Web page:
Deflation likely to deepen, says Commerce MInistry

Deflation likely to deepen, says Commerce MInistry

Consumer prices could contract by an average of 1.1% under revised forecast

Shoppers buy groceries at The Mall Bang Kapi on May 17. Headline inflation in the country has fallen for four consecutive months. (Photo by Varuth Hirunyatheb)
Shoppers buy groceries at The Mall Bang Kapi on May 17. Headline inflation in the country has fallen for four consecutive months. (Photo by Varuth Hirunyatheb)

Deflation is expected to be greater than originally forecast, the Commerce Ministry said on Friday, after consumer prices in June contracted for the fourth straight month.

The ministry downgraded its annual headline inflation forecast to a range of -0.7% to -1.5%, with an average of -1.1%, from a range of -0.2% to -1.0%, an average of -0.6%.

The forecast assumes GDP will contract by between 7.6% and 8.6% this year, with Dubai crude oil prices averaging US$35-45 a barrel and an exchange rate between 30.50 and 32.50 baht per US dollar.

“The pandemic has affected the world’s overall economy and tourism,” said Pimchanok Vonkorpon, director-general of the Trade Policy and Strategy Office.

“Although the inflation rate may edge up in the second half of the year, the full-year rate will remain depressed due to the impact of Covid-19 reducing economic activity such as tourism and consumer consumption, purchasing power and oil prices.”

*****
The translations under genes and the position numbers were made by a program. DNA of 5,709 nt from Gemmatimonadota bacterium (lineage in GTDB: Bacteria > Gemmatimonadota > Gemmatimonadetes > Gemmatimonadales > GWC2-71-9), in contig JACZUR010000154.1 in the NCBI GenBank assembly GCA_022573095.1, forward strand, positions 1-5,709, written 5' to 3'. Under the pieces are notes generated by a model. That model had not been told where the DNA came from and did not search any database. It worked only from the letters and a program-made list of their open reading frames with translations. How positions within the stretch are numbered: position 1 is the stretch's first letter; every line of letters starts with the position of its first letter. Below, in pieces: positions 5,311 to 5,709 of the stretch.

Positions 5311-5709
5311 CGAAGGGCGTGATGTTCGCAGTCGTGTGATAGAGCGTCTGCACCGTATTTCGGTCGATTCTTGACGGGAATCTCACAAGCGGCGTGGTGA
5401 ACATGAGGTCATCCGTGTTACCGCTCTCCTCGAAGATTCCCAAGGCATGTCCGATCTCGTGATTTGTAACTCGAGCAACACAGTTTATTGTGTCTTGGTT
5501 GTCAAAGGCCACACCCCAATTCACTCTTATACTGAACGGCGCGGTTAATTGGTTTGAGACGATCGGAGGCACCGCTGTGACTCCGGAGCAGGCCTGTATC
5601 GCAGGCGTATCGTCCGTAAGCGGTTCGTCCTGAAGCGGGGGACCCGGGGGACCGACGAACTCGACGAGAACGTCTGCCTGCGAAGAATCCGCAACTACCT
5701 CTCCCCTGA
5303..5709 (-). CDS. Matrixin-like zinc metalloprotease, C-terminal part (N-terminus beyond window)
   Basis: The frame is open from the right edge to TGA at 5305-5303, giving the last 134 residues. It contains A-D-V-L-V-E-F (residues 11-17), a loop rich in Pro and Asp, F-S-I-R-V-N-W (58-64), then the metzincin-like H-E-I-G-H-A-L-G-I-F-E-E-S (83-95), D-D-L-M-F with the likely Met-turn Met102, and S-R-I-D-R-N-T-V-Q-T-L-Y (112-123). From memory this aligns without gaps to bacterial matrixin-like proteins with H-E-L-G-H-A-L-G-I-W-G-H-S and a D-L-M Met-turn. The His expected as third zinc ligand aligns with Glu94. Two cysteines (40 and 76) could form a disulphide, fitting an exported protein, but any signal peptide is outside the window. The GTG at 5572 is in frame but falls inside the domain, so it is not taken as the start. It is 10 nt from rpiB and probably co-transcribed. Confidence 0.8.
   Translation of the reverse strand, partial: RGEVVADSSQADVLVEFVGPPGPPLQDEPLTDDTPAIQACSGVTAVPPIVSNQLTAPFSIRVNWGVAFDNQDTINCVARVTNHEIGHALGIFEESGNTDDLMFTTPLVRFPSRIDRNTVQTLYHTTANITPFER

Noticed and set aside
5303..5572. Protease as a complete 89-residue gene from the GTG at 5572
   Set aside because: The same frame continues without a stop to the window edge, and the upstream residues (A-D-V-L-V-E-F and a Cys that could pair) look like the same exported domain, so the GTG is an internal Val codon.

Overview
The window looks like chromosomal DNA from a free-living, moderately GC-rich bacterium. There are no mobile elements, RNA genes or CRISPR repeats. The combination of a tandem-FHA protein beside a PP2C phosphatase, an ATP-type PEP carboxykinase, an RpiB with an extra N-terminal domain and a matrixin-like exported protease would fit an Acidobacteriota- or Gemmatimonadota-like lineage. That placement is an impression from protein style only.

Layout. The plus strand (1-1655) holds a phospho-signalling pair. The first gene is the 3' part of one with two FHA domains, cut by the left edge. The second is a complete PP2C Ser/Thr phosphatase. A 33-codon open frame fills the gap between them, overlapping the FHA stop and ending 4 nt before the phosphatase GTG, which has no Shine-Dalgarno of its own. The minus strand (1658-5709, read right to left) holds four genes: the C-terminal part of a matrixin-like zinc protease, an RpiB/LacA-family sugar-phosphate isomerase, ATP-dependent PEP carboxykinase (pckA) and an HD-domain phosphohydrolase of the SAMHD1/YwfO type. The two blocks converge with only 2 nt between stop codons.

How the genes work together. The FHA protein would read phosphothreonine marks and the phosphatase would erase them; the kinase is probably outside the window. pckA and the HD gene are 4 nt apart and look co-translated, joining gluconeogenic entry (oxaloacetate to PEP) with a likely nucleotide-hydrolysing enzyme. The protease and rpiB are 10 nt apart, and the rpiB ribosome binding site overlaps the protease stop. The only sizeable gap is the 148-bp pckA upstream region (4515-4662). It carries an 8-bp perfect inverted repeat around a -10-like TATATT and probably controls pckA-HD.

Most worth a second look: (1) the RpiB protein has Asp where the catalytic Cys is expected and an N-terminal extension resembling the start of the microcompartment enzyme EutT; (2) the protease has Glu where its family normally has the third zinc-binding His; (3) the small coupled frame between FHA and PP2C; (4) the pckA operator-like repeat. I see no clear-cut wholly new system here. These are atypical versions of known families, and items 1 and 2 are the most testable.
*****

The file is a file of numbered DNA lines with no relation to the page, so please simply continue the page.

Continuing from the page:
Ms Pimchanok expressed optimism that the 400-billion-baht budget earmarked for economic and social rehabilitation, part of 1.9 trillion baht in coronavirus relief measures, and spending of the 2020-21 fiscal budget would stimulate the economy in the remaining months of the year.

The office said the consumer price index, a gauge of headline inflation, fell 1.57% year-on-year in June after a 3.44% dip in May, the biggest decline in nearly 11 years.

June marked the fourth straight month of declines after prices fell 3% in April and 0.54% in March, which was the first contraction in 33 months.

The June figure was affected by the end of a government utilities subsidy to ease the impact of the coronavirus crisis, and lower energy and fresh food prices.

Other prices were quite stable and moved in line with the current situation and consumer behaviour, Ms Pimchanok said.

Core inflation was -0.05% in June. For the first half of the year, headline inflation was -1.13% and core inflation was 0.32%.

Ms Pimchanok said social and economic activity, particularly in the service sector, had rebounded after the easing of the lockdown in Thailand and other countries. The June figures were underscored by the rising trends of other economic indices, indicating that the economic situation and inflation are gradually nearing normal.


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